Fresno Unifiedís high English Learner student population (32%) necessitates the understanding of the research cited above. Coupled with the fact that most of the designated II/USP2 school sites have very high EL student populations (40-73%) this research is critical to understanding the barriers that may limit opportunities to learn science. Science learning and language acquisition for EL students is interdependent. Through the contextualized use of language in science inquiry students develop and practice complex language forms and functions.

1The term English Learner is generally used to emphasize the studentsí learning rather than their limitations.
2Immediate Intervention Under Performing Schools Program

Language Literacy, Academic Language, and FUSD K-12 Science Education Reform
The goal of the Fresno Urban Systemic Program (FSP) is to ensure that all Fresno students succeed through increased student achievement in science using a standards-based program. Concurrently, the California accountability system places an emphasis on the improvement of literacy achievement as measured on the Stanford Achievement Test (Form 9). Efforts to accomplish this through articulated instruction in science and language arts is embedded in TESS (FSP) professional development in the following elements:

  • Effective implementation of standards-based best practice instructional strategies,
  • Effective implementation of standards-based elementary, middle, and high school science programs,
  • Effective use of formative assessment to inform instruction,
  • Providing access to rigorous content instruction to English Learners (EL) while they develop language proficiency.

Methodology for embedding effective strategies for teaching literacy through standards-based science teaching includes:

  • Academic Language/vocabulary development contextualized within science instruction,
  • Use of expository literature and text structure to support the development of conceptual understanding,
  • Emphasis on reasoning, reading and writing for meaning,
  • Questioning strategies,
  • Prior knowledge activation (inference strategies),
  • Reflections on hands-on experiences,
  • Use of scientific and mathematical language and representation with appropriate accuracy, including numerical tables and equations, and algebraic equations,
  • Analyzing formulas, charts, graphs, and diagrams,
  • Organizing work, explaining facets of a solution orally and in writing,
  • Follow the Problem Solution Writing (problem formulation, problem implementation, and problem conclusion) process to present a clear solution to a scientific and/or mathematical investigation,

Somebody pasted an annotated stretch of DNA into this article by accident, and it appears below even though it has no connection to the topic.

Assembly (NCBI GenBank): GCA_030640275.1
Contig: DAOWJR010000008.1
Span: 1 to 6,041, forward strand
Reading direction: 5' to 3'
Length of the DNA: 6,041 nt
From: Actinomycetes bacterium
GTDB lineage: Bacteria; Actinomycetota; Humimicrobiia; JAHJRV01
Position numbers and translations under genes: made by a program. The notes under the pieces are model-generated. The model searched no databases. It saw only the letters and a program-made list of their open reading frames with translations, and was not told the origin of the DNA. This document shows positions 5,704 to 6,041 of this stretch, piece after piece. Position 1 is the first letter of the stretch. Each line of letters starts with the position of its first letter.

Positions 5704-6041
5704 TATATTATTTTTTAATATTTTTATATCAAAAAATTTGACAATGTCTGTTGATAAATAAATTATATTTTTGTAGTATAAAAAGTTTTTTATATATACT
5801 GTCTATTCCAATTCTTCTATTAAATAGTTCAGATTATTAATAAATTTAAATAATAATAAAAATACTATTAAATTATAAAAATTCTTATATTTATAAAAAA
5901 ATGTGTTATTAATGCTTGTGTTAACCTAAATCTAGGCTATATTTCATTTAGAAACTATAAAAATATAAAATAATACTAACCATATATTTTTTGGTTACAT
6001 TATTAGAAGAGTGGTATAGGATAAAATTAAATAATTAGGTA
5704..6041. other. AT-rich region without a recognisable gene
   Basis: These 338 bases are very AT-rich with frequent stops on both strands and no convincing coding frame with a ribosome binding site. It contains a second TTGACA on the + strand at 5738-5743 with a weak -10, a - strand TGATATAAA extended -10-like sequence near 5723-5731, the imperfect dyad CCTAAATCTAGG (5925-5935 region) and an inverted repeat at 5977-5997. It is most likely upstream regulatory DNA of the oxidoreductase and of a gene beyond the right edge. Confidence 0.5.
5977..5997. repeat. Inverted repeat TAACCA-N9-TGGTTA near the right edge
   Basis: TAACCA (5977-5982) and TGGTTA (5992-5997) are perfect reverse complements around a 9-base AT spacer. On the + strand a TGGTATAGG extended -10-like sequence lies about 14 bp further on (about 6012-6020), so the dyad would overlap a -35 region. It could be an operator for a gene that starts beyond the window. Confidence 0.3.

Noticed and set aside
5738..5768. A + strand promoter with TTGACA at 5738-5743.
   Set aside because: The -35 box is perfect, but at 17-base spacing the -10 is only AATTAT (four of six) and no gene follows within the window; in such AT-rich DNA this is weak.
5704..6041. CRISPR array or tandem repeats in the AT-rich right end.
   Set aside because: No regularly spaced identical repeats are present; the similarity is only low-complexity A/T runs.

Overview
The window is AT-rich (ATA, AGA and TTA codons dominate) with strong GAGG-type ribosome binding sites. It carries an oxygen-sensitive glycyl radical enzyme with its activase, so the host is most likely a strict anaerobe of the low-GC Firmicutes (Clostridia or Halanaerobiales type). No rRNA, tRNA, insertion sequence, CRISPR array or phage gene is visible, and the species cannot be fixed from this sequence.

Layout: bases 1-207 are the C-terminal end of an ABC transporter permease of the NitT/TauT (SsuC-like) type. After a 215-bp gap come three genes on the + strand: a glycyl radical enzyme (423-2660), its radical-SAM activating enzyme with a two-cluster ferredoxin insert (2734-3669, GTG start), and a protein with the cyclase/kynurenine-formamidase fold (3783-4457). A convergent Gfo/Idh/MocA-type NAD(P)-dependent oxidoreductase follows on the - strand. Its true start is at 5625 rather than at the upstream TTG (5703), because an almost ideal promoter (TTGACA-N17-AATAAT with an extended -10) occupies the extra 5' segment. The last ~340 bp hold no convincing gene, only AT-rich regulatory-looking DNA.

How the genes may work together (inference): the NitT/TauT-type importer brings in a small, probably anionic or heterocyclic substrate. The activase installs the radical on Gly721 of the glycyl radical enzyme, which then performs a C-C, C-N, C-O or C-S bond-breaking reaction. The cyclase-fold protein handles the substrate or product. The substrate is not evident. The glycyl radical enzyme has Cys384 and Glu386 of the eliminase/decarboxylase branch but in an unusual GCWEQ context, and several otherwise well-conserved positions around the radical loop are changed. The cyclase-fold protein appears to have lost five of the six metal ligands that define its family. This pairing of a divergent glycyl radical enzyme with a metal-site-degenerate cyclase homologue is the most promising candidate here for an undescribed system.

• The use of graphic organizers, and
  • Working portfolios, student work and performance based assessments

Use Of Exemplary Instructional Material Supporting Literacy Connections
Techniques and practices of sound language arts instruction are enhanced through embedded literacy strategies found in both the Harcourt Science and FOSS curriculums (K-6 science programs used in FUSD). The skills essential for all students to internalize and apply scientific concepts and practices, including academic language knowledge and good reading comprehension, is found to be enhanced by the use of the science content based materials. The frequency and spiraling design in which science academic words are introduced and reinforced throughout the science program enhances the acquisition of academic language. Academic language development is further supported through expository literature, hands-on investigations, embedded assessments, and teacher resource materials provided in each FOSS module.

The TESS Science Program, used as designed, ensures that all FUSD students participate in science instruction that requires them to listen, understand, evaluate, and speak effectively using the appropriate conventions of language to communicate scientific ideas. When engaged in the science program, students will:

  • Organize thoughts and information using the writing process: developing drafts, analyzing, revising, and editing work based on the science module experienced,
  • Read and analyze the Harcourt and FOSS text material to activate prior knowledge, predict outcomes, construct meaning through guided inquiry, process ideas, and apply knowledge to new situations,
  • Develop a schema through the experiential component of the curriculum. The schema allows equitable access to scientific conceptual understanding and increased reading comprehension.

Furthermore, analysis of the SAT-9 reveals that 60% of the text in the test itself is expository text. Standards-based science materials provide the majority of expository text material available for students as part of the core instructional program. Ability to understand expository text structure and the academic language it contains will improve student achievement on the SAT-9 and other norm-referenced tests.

For a preliminary study of how this worked out, please see his paper in Resources